The Indians have fared well in the major post-season awards given out in Major League Baseball in recent seasons with Francisco Lindor and Jose Ramirez finishing in the top six in MVP voting each of the last two seasons among other accomplishments. Let’s see if we can expect that trend to continue following the 2019 campaign.
The Indians haven’t had a Gold Glove winner in either of the last two seasons, although they have come close. This year, they have a couple big opportunities to break that cold spell. First, Francisco Lindor is always among the finalists at short stop and this year should be no different. Despite missing some time at the beginning of the year, he still amassed more innings than most of the competition, most importantly more than his prime competitor over the last two years, Andrelton Simmons.
Essentially, this is a four man race between Lindor, Simmons, Adalberto Mondesi and Marcus Semien. Semien and Lindor have the edge on playing time over the other two as well as the best efficiency in avoiding errors. Mondesi and Simmons had the better range, however, and given his limited playing time, Mondesi was by far the most proficient at saving runs. Lindor has the biggest name in the group, something that shouldn’t matter, but needs to be factored in. In the end, it could be a toss up between Lindor and Mondesi, but all four are deserving.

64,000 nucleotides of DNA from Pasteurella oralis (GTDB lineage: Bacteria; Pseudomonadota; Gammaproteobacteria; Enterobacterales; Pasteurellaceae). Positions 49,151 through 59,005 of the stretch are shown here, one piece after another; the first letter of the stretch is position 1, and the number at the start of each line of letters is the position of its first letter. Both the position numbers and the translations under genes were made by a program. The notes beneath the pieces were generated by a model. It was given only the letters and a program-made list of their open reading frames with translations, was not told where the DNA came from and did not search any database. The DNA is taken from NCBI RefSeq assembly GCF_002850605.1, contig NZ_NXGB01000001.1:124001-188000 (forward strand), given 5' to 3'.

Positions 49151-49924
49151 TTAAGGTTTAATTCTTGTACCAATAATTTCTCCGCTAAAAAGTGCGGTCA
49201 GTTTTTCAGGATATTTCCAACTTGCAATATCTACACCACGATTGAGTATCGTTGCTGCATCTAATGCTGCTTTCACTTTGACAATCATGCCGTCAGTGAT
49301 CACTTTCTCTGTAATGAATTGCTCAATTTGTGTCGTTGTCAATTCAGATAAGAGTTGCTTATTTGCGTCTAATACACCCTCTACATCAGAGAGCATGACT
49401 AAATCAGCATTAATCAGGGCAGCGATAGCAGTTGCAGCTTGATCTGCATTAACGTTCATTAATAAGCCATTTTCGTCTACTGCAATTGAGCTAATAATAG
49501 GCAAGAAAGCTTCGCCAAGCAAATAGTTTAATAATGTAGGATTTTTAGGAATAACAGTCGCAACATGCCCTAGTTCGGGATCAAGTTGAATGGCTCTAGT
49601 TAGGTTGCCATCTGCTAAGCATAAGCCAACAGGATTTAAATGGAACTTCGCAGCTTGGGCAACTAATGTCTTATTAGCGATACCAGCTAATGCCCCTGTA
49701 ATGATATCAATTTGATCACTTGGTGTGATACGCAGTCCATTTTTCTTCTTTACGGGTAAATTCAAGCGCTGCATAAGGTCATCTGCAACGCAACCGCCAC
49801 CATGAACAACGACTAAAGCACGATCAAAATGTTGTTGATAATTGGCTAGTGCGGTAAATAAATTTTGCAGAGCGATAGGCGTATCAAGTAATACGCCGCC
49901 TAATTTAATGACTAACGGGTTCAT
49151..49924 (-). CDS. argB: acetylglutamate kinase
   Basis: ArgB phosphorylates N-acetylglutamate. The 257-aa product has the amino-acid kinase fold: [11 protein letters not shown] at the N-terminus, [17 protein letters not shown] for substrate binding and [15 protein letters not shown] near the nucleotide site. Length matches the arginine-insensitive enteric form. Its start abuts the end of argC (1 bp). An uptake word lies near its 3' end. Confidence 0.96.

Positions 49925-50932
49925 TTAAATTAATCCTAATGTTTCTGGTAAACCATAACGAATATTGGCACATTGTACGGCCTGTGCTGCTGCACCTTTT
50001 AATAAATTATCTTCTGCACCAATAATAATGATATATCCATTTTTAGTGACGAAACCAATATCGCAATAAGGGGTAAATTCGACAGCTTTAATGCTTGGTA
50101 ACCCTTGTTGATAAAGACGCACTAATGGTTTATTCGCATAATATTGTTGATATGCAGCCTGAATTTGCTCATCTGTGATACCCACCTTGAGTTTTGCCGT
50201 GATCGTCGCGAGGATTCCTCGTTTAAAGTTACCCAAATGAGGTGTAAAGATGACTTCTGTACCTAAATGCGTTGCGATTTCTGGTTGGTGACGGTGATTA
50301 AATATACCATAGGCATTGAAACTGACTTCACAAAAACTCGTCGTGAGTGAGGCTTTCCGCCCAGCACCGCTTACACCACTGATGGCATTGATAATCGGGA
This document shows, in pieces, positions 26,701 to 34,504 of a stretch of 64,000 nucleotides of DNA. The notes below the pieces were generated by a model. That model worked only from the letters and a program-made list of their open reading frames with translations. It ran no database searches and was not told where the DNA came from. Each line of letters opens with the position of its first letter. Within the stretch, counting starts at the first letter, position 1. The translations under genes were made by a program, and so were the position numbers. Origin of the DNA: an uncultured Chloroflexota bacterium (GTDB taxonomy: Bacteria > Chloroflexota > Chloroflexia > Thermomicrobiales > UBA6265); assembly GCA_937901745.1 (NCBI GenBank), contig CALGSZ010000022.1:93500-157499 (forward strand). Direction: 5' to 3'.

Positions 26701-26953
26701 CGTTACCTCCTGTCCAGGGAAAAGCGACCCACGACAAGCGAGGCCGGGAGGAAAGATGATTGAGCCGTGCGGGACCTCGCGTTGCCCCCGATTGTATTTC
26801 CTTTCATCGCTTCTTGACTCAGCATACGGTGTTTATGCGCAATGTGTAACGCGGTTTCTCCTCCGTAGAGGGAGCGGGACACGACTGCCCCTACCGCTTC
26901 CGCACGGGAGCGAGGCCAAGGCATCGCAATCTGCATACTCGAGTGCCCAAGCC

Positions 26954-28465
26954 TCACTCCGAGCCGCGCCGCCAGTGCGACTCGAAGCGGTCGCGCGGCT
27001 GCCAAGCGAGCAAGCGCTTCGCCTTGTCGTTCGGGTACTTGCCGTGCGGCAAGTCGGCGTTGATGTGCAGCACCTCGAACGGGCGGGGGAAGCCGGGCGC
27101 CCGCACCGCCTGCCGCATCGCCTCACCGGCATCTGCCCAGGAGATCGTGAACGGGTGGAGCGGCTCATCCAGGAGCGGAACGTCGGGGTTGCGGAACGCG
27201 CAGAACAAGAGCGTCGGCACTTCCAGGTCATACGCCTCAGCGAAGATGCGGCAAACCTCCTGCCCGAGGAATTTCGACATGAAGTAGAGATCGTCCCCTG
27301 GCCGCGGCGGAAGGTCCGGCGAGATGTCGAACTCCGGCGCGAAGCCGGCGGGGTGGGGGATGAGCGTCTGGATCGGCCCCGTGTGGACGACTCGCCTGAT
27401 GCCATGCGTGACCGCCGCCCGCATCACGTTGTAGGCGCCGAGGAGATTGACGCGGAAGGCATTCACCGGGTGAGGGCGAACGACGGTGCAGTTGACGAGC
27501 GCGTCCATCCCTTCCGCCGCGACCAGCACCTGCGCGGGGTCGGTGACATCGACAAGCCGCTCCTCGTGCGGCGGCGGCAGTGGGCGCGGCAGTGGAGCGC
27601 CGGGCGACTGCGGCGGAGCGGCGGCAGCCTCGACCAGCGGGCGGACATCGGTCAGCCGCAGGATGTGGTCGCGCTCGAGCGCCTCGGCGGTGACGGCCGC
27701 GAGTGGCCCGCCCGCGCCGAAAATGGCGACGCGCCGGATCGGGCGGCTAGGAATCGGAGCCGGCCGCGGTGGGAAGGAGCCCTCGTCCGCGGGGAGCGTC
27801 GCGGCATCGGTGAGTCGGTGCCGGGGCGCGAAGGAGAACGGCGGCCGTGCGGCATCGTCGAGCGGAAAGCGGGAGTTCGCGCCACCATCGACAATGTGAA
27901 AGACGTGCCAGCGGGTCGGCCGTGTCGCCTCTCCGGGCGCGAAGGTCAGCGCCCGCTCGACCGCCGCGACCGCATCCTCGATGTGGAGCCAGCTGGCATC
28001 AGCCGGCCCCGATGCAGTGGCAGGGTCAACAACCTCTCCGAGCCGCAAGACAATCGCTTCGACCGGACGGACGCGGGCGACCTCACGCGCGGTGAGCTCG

It’s a two man race for catcher Gold Glove between the Indians Roberto Perez and Christian Vazquez of Boston. Both were tremendous framers and were incredibly adept at catching runners stealing. Perez deserves bonus points for being the only catcher with at least 60 games played to avoid allowing a passed ball as well. Like at short stop, this is a toss up, but Perez deserves the fielding award as most of Vazquez’s advantage comes from his framing.
Carlos Santana was the top hitter overall for the Indians and is in a class of his own at 1B in the American League, leading everyone in home runs, runs scored and walks while finishing fourth in doubles and second in steals. He provided ten more runs above average over the second best at the position (Yuli Gurriel) and it would be a travesty if he doesn’t win.